Dear Annie: My husband has a wonderful mother, and I am happy that such a terrific woman raised him. The problem is, she wants me to call her “Mom.” I love her dearly, but I am not comfortable with this. She introduces me as her daughter and signs all of her emails and texts, “Love, Mom.” Any advice on how to handle this situation?
— Uncomfortable Daughter-in-Law
Dear Uncomfortable: It is never easy to start calling someone by a more familiar name. Mom obviously wants to be closer to you. You have three choices: You force yourself to call her “Mom,” knowing that eventually it will become easier and natural; you simply tell her that you think she is terrific, but you would prefer to call her by her first name because you consider her a good friend; you wait until you have children and then call her “Grandma.”
Dear Annie: I found your response to “Nebraska” surprising. She said her friends are not attracted to African-Americans, and you agreed that this is bigoted.
I remember being with friends and checking out members of the opposite sex when I was much younger. My friend might say she thought the blue-eyed blond was a real cutie, and I might say I preferred men with brown hair and brown eyes.
Did that make us bigoted? Did that mean one of us had a prejudice against Swedes and the other against Italians? Attraction is one thing. Willingness to get to know someone based on race or other physical appearance is something else altogether, and there I might agree with your response. All these years later, I’m still married to the brown-eyed man.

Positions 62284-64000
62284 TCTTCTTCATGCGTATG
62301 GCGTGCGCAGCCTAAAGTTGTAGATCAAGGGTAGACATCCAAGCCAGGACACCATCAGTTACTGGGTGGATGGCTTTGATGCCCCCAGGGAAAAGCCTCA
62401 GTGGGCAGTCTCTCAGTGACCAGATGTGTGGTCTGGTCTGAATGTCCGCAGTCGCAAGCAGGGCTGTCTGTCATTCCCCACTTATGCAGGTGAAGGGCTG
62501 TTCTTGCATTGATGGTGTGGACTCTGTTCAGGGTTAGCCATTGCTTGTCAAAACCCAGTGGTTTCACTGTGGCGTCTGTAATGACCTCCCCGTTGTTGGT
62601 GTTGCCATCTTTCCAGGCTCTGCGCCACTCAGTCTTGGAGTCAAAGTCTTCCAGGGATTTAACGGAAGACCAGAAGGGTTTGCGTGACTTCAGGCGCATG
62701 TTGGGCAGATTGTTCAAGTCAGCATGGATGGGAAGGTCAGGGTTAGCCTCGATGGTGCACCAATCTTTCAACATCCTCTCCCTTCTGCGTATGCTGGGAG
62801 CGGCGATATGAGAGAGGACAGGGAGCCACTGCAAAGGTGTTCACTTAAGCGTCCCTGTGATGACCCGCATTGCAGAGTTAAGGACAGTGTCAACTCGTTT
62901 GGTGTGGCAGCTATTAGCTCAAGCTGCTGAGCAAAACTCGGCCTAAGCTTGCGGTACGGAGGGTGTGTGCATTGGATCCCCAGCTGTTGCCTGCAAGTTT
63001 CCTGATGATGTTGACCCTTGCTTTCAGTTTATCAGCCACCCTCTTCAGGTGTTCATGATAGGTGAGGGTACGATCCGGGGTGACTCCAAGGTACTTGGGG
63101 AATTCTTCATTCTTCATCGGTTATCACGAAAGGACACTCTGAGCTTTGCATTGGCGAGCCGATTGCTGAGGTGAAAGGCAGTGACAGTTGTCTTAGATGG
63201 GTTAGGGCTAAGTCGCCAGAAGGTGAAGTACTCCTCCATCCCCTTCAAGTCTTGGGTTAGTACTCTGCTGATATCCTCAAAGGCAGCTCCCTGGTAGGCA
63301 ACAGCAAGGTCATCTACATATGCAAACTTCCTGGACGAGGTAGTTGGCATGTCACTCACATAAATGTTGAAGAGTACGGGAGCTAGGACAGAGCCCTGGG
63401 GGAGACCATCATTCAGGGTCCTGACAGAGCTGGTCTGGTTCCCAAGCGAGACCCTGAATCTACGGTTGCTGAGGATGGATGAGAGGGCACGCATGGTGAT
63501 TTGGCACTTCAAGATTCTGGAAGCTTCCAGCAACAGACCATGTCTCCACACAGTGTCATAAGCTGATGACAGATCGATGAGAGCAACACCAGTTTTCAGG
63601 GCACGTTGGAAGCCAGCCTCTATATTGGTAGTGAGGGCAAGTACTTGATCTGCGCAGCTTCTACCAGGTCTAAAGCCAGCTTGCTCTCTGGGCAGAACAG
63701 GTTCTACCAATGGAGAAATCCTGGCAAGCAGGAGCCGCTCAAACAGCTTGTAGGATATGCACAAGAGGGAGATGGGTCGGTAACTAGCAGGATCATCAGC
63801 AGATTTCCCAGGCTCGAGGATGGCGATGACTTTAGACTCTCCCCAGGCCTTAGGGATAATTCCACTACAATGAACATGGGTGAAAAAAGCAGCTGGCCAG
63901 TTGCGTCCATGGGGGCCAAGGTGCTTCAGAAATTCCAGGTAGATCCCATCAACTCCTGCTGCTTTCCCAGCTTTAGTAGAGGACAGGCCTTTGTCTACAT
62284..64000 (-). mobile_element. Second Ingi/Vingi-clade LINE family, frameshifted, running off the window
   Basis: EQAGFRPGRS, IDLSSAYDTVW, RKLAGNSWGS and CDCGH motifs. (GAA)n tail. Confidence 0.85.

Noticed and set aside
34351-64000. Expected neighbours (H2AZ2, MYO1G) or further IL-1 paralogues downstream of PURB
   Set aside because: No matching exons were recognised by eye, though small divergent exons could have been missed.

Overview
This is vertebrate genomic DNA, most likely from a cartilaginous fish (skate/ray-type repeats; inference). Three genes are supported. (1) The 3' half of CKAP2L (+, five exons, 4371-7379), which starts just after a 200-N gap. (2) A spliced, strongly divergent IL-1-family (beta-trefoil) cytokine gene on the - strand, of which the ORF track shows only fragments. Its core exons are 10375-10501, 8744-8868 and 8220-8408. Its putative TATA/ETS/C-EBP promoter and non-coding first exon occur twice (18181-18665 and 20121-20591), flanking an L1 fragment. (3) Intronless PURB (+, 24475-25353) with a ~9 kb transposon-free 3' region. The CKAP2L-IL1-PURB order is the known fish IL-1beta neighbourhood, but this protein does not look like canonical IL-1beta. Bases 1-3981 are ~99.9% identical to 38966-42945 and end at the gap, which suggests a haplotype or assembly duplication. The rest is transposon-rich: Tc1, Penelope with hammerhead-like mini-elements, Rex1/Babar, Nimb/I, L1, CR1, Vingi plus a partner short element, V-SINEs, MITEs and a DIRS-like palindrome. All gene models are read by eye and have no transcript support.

— Hat Creek
Dear Hat Creek: Many readers compared this to not being attracted to redheads. But it’s not the same. Selecting an entire group of human beings based on their ancestral heritage is like saying you aren’t attracted to anyone whose great-grandmother was a redhead. You actually provided an excellent example of our point: You didn’t say Swedes or Italians as a group. You said blue-eyed blondes and brown-eyed brunettes. Those preferences occur within many groups, including dark-eyed, brunette Swedes and blonde, blue-eyed Italians, which are plentiful.
It’s not always easy to recognize bigotry in ourselves, and in most cases, it is not intentional. But aside from the obvious fact that people should be judged on an individual basis, “Nebraska’s” friends didn’t say they have a problem with a specific feature — and African-Americans have a range of features. They also did not say they aren’t attracted to a specific skin tone. They said “African-Americans,” making them all the same in looks and personality. You don’t have to be attracted to everybody. But when one pronounces an entire group of people to be unappealing based solely on their racial heritage, what, exactly, would you call that?
Dear Annie: You recommended NAMI’s Family-to-Family program to “Parents at Wits’ End.” I’d like to weigh in on that.
I recently took one of their classes and can honestly say I have a better understanding of what my family member is going through. Before, I was totally clueless as to how to deal with the psychotic episodes and made a lot of mistakes. Thanks to NAMI, I am more informed, feel better prepared in dealing with difficult situations and, with my new perspective, am encouraged that it can and will get better.
— Supporter of NAMI of Kansas
Dear Kansas: Thank you for adding your words of support for this wonderful program.
Annie’s Snippet for Labor Day: Nothing ever comes to one that is worth having, except as a result of hard work.
— Booker T. Washington
Annie’s Mailbox is written by Kathy Mitchell and Marcy Sugar, longtime editors of the Ann Landers column. Email your questions to email@example.com, or write to: Annie’s Mailbox, c/o Creators Syndicate, 737 3rd Street, Hermosa Beach, CA 90254. To find out more about Annie’s Mailbox and read features by other Creators Syndicate writers and cartoonists, visit the Creators Syndicate Web page at www.creators.com.
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